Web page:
... In mammals, BHB decreases the secretory phenotype associated with senescence and vascular cell senescence [25] . In addition, the ketogenic diet (KD) significantly extended the median lifespan of mice and preserved the physical function of older mice [26] . Treatment of human umbilical vein ECs (HUVEC) and human aortic smooth muscle cells treated with BHB suppressed oxidant-induced elevation of senescence markers. ...
Article
Ketone bodies have emerged as central mediators of metabolic health, and multiple beneficial effects of a ketogenic diet, impacting metabolism, neuronal pathologies and, to a certain extent, tumorigenesis, have been reported both in animal models and clinical research. Ketone bodies, endogenously produced by the liver, act pleiotropically as metabolic intermediates, signaling molecules, and epigenetic modifiers. The endothelium and the vascular system are central regulators of the organism's metabolic state and become dysfunctional in cardiovascular disease, atherosclerosis, and diabetic micro- and macrovascular complications. As physiological circulating ketone bodies can attain millimolar concentrations, the endothelium is the first-line cell lineage exposed to them. While in diabetic ketoacidosis high ketone body concentrations are detrimental to the vasculature, recent research revealed that ketone bodies in the low millimolar range may exert beneficial effects on endothelial cell (EC) functioning by modulating the EC inflammatory status, senescence, and metabolism. Here, we review the long-held evidence of detrimental cardiovascular effects of ketoacidosis as well as the more recent evidence for a positive impact of ketone bodies-at lower concentrations-on the ECs metabolism and vascular physiology and the subjacent cellular and molecular mechanisms. We also explore arising controversies in the field and discuss the importance of ketone body concentrations in relation to their effects. At low concentration, endogenously produced ketone bodies upon uptake of a ketogenic diet or supplemented ketone bodies (or their precursors) may prove beneficial to ameliorate endothelial function and, consequently, pathologies in which endothelial damage occurs.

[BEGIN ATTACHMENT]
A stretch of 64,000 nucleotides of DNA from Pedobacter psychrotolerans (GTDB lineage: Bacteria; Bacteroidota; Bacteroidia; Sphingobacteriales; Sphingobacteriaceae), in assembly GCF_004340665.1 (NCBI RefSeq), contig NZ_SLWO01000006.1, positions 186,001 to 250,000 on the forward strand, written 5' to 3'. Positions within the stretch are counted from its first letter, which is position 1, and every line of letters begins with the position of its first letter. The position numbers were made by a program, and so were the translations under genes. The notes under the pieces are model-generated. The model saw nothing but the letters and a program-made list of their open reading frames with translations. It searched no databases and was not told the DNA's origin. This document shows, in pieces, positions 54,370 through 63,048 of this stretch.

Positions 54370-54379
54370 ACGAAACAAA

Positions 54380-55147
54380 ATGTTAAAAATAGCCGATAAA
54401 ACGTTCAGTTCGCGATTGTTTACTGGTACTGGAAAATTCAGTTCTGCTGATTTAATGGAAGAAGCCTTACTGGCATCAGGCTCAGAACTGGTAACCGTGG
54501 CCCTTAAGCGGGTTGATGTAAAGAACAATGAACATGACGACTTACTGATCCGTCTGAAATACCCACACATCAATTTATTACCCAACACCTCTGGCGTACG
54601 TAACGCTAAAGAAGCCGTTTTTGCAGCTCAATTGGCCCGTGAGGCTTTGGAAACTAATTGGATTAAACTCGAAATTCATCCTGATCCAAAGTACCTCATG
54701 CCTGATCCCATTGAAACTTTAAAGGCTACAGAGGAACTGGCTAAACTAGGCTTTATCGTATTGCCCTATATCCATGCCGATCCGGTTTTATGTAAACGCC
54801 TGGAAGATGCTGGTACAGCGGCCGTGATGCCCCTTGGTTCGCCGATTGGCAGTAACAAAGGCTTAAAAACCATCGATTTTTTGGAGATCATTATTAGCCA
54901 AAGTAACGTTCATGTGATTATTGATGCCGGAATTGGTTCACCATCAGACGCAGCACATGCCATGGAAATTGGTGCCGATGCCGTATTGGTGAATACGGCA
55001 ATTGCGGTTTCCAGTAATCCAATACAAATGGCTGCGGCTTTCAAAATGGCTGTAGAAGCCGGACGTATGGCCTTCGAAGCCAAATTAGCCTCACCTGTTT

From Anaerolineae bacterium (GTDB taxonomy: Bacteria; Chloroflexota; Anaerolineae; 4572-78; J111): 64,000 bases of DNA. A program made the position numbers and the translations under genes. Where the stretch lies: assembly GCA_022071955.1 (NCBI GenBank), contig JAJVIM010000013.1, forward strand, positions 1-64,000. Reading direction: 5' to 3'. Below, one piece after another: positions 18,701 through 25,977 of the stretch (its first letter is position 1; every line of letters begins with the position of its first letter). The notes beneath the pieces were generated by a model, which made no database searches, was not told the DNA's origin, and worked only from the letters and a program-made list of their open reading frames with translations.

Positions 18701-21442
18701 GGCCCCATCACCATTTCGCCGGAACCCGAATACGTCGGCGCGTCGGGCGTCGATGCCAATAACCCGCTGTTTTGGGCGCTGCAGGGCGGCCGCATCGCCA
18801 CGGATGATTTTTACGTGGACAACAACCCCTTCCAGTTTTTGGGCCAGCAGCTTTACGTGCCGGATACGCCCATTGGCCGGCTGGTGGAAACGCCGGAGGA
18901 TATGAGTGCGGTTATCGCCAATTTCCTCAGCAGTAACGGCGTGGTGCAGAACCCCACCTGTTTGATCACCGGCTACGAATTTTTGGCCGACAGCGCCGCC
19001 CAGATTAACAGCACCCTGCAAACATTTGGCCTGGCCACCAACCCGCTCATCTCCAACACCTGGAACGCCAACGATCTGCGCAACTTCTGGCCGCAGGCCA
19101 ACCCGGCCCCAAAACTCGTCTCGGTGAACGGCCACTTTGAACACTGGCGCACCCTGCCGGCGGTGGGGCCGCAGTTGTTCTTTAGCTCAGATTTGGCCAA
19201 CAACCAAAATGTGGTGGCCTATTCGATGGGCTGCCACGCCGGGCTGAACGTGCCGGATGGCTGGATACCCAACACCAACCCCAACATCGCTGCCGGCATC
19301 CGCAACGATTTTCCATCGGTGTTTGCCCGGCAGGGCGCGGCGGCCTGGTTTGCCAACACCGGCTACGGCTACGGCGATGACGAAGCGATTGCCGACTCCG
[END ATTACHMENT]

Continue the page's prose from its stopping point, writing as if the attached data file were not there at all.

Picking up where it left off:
... It is an energy contributor for cellular activities [25,[29][30][31][32]. 3HB utilization is increased in atrophic cardiomyocyte [33,34], and exogenous 3HB exerts the obvious hemodynamic effects for patients with chronic heart failure (HF) [35,36]. The conventional ketogenic diet (KD) body supplement and 3HB supplemented to foods or drinks gradually have found applications for treating neurodegenerative disease such as epilepsy [37,38], Alzheimer's disease [39,40], cancer [41,42], aging [43], atherosclerosis [44], colonic inflammation and carcinogenesis [45], NLRP3-mediated inflammation [46], osteoporosis [47] and enhanced exercise performance [48]. ...
Article
Full-text available